Directoire Furniture: An Early Glimpse of Modern Design - Chatelaine's Antiques Collectibles Appraisals

 

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Chatelaine's Antiques & Appraisals Magazine > Furniture > Feature: Directoire Furniture: An Early Glimpse of Modern Design
 


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Directoire Furniture

 A Glimpse of Modern Design from 1790s France

 

A classic Directoire chair
A classic Directoire chair
Stylish, versatile, utilitarian furniture that's sought-after by collectors? Thinking 1950s Eames? Try 1790s France.

The Directoire style was established during a brief period between the French Revolution and the Napoleon era. The fallout after the Revolution left a weakened government with little funds and virtually no power to enforce laws.

A hastily formed group of leaders known as the Directory organized its rule around two unifying principals: maintaining and increasing its own economic and political power; and keeping the Bourbon monarchy out of power. Each of those principals manifested themselves in the period's styles of dress and design.

THE FASHION
Extravagant fashion top hats, snug trousers, and high boots for the men; low necklines and high waistlines for the women reflected the Directory's political excesses (some say corruption), while the furniture design mirrored the Directory's desire to break away from all things Bourbon. That meant less ornamentation, not more.

Unlike the clothes, the furniture was notable for its simplicity. Its limited detail borrowed heavily from ancient Greek and Roman designs.

THE FURNITURE
Many craftsmen of the time joined the Revolution's leaders in their celebration of Antiquity, mimicking the forms and styles of ornamentation found on Grecian and Roman vases and bas reliefs.

The antique Greek chair, with its broad, concave back, was the principal model for the Directoire style chair.

It's likely no one celebrated that style more than the artist Jacques Louis David. Already established as the pre-eminent artist of the Revolution, David quickly became the biggest promoter of the new furniture style. He regularly designed furniture for his portraits, and enlisted the respected craftsman George Jacob to construct those pieces.

A typical example of Directoire furniture is the day bed Jacob made for David's portrait of Madame Recamier. The bed's two graceful out-scrolled sides are indicative of the Directoire style.

A Directoire lamp
A Directoire lamp

Yet, despite the Directory's intention, the Directoire style represented more of a transition than a clean break from the Louis XVI style.

The style is considered to be a much simpler version of the Louis XVI period. The straight lines are retained, as are many of the Greek and Roman-inspired design elements, such as lyres, stars, and diamonds. Those classical elements would come to dominate the Empire style of Napoleon's reign.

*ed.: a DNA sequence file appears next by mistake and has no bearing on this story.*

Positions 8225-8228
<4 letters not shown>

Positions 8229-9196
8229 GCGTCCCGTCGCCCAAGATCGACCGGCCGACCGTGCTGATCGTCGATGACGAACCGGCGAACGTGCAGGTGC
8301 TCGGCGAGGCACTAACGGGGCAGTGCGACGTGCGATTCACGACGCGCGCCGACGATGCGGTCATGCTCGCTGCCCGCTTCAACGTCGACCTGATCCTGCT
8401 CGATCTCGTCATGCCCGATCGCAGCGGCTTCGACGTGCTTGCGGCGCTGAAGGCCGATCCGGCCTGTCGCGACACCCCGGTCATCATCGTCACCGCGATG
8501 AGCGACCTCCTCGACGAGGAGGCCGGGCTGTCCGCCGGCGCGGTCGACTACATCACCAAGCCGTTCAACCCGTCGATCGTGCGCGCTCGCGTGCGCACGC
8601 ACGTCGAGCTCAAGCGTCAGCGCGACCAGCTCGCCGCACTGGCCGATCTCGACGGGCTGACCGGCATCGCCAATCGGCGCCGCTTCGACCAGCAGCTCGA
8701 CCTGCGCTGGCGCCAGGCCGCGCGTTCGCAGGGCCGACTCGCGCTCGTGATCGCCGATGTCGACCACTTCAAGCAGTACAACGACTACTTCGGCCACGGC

But in contrast to the two eras it separated Louis XVI and Empire the Directory period was brief, and furniture production was limited.

That makes Directoire pieces scarce, though not necessarily more coveted by today's collectors. No more so than other periods like Regence, Louis XV, or Louis XVI.

And its scarcity doesn't mean higher prices either. Directoire pieces fetch nearly the same prices at auction as Louis XV and Louis XVI articles. A Directoire chair from 1795 brought $2,990 at a recent Christie's auction compared to a 1780 Louis XVI chair, which fetched $3,680.

A Directoire mahogany table
A Directoire mahogany table
fits well with this set of
Italian neoclassic chairs

Directoire furniture did go through something of a renaissance in the United States during the 1950s. Its somewhat utilitarian nature accounted for its broad appeal. Because 70 percent of it is painted usually gray or white it has greater versatility than more ornate styles.

In addition, one of the most popular pieces of Directoire furniture in the 1950s and today is a mahogany dining room table, because it goes with different types of chairs.

Ultimately, what the style offers is perhaps the first glimpse of modern design; clean, straight lines, reduced ornamentation, and versatility.

More than simply a style of transition, Directoire furniture represents a peek into the future much like the revolution that inspired it.

 



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